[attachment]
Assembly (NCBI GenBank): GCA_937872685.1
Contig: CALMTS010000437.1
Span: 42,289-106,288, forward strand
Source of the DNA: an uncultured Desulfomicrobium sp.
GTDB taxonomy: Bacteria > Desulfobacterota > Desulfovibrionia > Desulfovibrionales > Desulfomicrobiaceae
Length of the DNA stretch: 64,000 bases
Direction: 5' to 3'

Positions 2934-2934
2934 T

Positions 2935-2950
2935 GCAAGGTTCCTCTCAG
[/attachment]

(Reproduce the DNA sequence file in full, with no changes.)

Assembly (NCBI GenBank): GCA_937872685.1
Contig: CALMTS010000437.1
Span: 42,289-106,288, forward strand
Source of the DNA: an uncultured Desulfomicrobium sp.
GTDB taxonomy: Bacteria > Desulfobacterota > Desulfovibrionia > Desulfovibrionales > Desulfomicrobiaceae
Length of the DNA stretch: 64,000 bases
Direction: 5' to 3'

Positions 2934-2934
2934 T

Positions 2935-2950
2935 GCAAGGTTCCTCTCAG